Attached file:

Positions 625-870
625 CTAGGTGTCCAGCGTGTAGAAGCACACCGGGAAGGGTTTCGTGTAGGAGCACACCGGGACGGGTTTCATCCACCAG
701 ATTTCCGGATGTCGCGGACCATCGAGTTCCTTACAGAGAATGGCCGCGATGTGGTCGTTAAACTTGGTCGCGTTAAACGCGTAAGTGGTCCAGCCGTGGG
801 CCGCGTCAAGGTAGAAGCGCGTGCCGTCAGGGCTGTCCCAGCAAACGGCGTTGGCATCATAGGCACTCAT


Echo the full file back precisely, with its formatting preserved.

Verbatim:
Positions 625-870
625 CTAGGTGTCCAGCGTGTAGAAGCACACCGGGAAGGGTTTCGTGTAGGAGCACACCGGGACGGGTTTCATCCACCAG
701 ATTTCCGGATGTCGCGGACCATCGAGTTCCTTACAGAGAATGGCCGCGATGTGGTCGTTAAACTTGGTCGCGTTAAACGCGTAAGTGGTCCAGCCGTGGG
801 CCGCGTCAAGGTAGAAGCGCGTGCCGTCAGGGCTGTCCCAGCAAACGGCGTTGGCATCATAGGCACTCAT